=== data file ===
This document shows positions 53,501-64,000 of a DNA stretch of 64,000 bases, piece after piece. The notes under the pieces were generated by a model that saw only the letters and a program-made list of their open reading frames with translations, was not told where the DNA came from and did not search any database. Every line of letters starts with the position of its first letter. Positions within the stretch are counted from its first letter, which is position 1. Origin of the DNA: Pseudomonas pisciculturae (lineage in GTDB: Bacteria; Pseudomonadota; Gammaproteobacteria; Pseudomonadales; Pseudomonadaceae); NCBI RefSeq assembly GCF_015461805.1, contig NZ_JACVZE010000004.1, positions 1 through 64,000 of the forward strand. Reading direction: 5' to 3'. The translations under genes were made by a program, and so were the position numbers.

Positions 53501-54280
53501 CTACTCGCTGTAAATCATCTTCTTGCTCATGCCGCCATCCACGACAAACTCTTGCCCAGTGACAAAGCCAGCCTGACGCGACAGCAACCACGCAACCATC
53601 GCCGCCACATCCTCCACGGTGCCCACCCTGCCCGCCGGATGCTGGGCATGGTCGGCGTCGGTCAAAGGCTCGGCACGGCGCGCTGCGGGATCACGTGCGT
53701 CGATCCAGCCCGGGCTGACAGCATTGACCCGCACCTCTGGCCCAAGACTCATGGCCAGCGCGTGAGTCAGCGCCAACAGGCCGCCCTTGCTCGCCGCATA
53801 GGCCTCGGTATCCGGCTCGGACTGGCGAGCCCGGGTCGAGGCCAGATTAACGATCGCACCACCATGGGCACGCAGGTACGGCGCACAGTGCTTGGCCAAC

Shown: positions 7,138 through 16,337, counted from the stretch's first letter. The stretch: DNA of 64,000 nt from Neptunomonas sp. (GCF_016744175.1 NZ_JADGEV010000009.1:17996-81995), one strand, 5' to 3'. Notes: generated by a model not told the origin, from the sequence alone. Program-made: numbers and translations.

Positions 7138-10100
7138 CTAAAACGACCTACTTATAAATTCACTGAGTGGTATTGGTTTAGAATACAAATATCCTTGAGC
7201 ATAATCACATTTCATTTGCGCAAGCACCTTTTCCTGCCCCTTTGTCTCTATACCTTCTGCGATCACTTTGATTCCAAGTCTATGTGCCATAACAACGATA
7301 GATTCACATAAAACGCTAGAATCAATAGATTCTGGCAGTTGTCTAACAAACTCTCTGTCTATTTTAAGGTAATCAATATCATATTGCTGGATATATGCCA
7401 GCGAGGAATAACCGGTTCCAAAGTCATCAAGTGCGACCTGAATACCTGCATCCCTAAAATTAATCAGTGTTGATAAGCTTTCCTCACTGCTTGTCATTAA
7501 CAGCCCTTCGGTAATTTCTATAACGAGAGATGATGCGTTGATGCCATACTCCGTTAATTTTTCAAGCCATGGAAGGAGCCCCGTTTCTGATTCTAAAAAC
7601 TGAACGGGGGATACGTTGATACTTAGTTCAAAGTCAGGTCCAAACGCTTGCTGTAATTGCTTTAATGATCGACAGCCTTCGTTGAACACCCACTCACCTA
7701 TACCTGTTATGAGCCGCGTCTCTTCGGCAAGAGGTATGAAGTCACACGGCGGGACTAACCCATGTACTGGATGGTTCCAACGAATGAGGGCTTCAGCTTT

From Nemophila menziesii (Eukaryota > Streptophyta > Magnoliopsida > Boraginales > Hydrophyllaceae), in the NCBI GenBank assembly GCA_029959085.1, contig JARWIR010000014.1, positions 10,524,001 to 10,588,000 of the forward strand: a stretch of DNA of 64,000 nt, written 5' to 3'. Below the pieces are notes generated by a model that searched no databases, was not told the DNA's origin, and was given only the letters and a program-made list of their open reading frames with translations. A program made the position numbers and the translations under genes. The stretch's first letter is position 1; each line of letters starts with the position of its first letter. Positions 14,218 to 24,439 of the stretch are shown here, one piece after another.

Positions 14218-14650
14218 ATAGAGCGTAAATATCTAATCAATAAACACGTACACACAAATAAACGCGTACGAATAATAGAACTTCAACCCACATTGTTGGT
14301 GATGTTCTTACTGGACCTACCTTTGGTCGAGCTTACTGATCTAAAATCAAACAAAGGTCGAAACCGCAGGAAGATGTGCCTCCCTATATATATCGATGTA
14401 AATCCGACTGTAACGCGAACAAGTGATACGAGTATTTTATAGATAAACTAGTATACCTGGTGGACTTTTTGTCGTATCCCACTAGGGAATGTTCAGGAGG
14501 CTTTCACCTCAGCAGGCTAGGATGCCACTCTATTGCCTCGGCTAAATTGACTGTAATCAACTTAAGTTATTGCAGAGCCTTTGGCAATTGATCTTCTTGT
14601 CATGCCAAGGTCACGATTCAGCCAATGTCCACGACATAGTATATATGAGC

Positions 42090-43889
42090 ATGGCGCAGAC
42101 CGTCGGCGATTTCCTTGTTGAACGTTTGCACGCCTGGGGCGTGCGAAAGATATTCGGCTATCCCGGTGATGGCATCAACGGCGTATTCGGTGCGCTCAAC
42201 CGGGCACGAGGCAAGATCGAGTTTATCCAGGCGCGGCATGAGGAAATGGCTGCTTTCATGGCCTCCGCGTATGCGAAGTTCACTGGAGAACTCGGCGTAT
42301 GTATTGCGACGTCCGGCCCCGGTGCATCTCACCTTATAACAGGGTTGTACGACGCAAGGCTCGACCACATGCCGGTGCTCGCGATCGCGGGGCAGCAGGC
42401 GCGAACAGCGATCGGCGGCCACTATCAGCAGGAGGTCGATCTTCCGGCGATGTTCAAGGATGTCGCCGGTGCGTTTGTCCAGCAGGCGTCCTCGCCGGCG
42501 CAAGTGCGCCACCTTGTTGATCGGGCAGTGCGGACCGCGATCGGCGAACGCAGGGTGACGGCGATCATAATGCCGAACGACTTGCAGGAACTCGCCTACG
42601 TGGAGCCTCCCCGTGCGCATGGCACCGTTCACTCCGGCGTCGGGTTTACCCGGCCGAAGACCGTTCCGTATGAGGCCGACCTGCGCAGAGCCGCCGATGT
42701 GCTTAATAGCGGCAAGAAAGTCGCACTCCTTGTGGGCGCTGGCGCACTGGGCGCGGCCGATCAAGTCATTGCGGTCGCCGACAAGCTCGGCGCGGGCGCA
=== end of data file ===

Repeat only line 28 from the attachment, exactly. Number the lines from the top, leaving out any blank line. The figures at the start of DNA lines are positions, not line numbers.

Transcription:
42401 GCGAACAGCGATCGGCGGCCACTATCAGCAGGAGGTCGATCTTCCGGCGATGTTCAAGGATGTCGCCGGTGCGTTTGTCCAGCAGGCGTCCTCGCCGGCG